• An official from the World Health Organization who could share what other countries have done to work towards equity and highlight that through the release of this roadmap, the United States is joining a global effort to end disparities.


OMH is aiming for an audience of 100-150 targeted guests who would represent those who have worked on the plan, supported its development, or are critical to implementing or funding it. This type of event would primarily be a way to thank those who helped create and shape the plan, and the audience would include public and private stakeholders from within federal and state governments and stakeholder groups throughout the country.

To make sure we reach and engage audiences nationally who can’t attend, we would live stream or webcast the event to enable people to watch on-line. We also would post informational materials on the OMH website to explain the report and give community leaders tools to inform others in their locales.

Telling the Story

We also recommend setting the stage for the report’s release by illustrating the problem in a compelling way. For example, HHS Assistant Secretary Koh could kick off the launch by showing a 3-minute video from the documentary “Unnatural Causes: Is Inequality Making Us Sick.”

Creation of core materials

The event will be supplemented with a number of accompanying materials and activities designed to raise the visibility of the NPA report. Some highlights of what would be made available:

• A 2-page policy-oriented document synthesizing the report and highlighting what it is, how it will work, what it means, and next steps;
• 5 fact sheets to reach key audiences on the link between health disparities and education, housing, environment, poverty, and health care costs; and
• A letter that would be signed by the key Cabinet Secretaries and Administrator of the EPA to accompany the report and sent as a cover letter to Capitol Hill to reflect the significance this effort will have on mobilizing action around disparities.

Execution of key promotional strategies including:

• Organizing a radio media satellite tour on the day of the event with Dr. Koh and/or Dr. Graham in 10-15 major markets or targeted parts of the United States that you would like to mobilize.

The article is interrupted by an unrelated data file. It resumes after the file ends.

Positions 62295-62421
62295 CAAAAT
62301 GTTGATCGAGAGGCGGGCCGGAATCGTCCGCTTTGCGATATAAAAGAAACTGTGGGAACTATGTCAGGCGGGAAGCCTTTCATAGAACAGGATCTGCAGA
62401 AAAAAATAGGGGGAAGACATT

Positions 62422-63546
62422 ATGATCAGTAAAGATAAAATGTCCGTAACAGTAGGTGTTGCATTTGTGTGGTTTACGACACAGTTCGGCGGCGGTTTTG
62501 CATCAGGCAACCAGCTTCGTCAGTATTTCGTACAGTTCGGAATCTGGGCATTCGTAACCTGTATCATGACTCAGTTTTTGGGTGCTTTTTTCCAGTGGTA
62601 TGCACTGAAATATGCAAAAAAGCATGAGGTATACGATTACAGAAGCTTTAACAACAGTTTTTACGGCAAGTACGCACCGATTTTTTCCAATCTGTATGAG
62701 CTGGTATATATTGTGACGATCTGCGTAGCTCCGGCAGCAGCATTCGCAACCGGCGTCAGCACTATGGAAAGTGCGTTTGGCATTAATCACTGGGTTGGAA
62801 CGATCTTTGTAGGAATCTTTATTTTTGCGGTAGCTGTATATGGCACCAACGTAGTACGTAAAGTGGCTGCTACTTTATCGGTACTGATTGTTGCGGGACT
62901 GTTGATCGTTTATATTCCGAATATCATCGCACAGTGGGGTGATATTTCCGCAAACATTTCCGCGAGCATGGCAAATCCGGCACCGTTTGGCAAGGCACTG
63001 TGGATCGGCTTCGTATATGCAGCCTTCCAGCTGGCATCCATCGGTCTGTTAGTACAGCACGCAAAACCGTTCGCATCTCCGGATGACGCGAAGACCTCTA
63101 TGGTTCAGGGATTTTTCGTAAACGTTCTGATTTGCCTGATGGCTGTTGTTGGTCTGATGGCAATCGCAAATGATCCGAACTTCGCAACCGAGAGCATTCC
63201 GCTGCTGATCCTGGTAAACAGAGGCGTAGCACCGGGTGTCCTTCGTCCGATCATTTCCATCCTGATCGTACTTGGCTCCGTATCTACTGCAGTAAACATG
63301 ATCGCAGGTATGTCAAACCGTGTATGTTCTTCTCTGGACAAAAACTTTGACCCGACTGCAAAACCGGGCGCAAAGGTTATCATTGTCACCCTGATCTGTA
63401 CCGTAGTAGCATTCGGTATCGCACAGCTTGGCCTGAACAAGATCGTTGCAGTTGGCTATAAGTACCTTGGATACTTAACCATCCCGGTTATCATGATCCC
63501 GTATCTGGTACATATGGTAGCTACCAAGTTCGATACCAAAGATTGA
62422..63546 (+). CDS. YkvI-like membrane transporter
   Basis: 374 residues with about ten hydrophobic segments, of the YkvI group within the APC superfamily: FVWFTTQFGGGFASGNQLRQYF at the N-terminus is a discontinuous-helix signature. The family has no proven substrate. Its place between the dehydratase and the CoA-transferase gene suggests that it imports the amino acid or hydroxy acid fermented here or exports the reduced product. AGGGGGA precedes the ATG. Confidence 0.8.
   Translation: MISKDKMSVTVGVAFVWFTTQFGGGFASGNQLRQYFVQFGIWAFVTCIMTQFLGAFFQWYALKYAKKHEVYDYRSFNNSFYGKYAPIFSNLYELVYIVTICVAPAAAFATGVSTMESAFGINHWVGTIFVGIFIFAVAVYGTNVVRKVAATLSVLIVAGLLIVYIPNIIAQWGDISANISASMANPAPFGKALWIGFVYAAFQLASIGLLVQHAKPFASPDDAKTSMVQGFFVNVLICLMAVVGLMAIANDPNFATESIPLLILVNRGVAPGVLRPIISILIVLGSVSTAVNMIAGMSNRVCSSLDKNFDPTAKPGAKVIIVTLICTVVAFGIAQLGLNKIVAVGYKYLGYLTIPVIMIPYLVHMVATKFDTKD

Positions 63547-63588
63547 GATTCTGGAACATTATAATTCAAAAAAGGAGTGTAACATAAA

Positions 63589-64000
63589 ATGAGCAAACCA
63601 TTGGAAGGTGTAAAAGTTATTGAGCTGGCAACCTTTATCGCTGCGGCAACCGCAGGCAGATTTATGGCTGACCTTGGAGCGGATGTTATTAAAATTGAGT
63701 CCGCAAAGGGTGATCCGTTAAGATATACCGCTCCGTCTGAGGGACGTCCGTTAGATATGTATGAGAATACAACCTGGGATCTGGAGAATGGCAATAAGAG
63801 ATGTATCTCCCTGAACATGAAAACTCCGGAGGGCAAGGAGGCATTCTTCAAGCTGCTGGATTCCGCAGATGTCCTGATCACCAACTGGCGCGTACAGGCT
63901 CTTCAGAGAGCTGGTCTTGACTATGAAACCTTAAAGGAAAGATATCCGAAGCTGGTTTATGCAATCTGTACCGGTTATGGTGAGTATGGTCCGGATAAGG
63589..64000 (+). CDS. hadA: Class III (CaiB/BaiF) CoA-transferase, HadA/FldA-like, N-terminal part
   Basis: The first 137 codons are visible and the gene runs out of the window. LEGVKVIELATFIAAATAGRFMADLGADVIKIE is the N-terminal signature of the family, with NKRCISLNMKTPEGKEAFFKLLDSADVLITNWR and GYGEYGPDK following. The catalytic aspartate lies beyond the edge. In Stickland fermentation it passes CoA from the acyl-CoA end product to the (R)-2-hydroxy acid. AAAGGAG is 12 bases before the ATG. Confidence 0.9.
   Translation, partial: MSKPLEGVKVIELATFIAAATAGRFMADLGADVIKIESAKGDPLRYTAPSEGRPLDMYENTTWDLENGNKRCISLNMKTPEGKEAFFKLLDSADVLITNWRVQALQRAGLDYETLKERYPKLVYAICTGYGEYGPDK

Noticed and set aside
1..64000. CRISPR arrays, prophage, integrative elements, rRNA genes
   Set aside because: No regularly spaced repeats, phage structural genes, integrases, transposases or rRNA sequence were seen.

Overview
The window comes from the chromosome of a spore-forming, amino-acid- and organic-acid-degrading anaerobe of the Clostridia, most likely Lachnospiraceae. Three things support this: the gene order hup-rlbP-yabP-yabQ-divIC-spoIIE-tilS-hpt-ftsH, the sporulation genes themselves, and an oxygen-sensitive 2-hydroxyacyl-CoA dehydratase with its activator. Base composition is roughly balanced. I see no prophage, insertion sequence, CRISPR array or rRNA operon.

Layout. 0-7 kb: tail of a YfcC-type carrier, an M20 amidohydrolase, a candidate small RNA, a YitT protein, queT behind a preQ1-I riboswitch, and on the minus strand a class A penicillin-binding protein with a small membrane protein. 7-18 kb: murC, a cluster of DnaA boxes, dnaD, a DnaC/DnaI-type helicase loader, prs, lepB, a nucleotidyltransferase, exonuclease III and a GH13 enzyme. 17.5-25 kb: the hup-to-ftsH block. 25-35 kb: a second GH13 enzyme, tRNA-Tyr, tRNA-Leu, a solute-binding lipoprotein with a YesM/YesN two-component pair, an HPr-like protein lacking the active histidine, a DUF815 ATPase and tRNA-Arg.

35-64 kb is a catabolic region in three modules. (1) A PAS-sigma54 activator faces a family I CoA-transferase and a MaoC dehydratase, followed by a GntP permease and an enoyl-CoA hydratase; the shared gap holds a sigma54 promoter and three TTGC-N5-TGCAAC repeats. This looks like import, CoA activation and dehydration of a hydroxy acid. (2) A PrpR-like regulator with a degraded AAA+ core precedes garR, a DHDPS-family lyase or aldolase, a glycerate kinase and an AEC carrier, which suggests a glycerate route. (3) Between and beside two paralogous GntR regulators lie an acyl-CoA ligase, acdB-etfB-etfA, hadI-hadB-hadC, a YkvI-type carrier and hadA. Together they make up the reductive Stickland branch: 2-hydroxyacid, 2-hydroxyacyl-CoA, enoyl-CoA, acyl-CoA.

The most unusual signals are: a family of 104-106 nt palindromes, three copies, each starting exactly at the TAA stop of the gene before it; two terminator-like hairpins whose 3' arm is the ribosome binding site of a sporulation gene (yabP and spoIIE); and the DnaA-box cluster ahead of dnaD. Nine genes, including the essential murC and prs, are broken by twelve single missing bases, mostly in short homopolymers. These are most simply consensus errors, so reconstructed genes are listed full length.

• Recommending that President Obama mention the report in his weekly radio address.
• Drafting and attempting to place a national op-ed authored by Secretary Sebelius and another Secretary to promote the plan and significance of having the federal government take this step.
• Live streaming or webcasting the event and promoting it widely so that critical audiences – including influential journalists and bloggers – can watch it on-line.
• Creating an e-mail press kit to be disseminated nationally to audiences outside of DC.
• Creating a package of useful resource materials for community leaders/partners to help them inform local audiences and the media about the roadmap. This would include fact sheets, and talking points reflecting the mission, vision and goals of the Plan and a template press release that could be tailored by state partners to use with local media.
• Aggressively encouraging partners/champion organizations to announce the new initiative on their channels of communication so a wide group of constituents are informed, including via newsletters, websites, e-alerts, and list serves.
• Making sure there is a strong social media component to the launch, including blogging about the report and tweeting about it during the launch event.
• Setting up an interactive conversation on the OMH website immediately following the launch so that federal leaders can take questions from partners in the community and get them engaged and excited to champion the plan.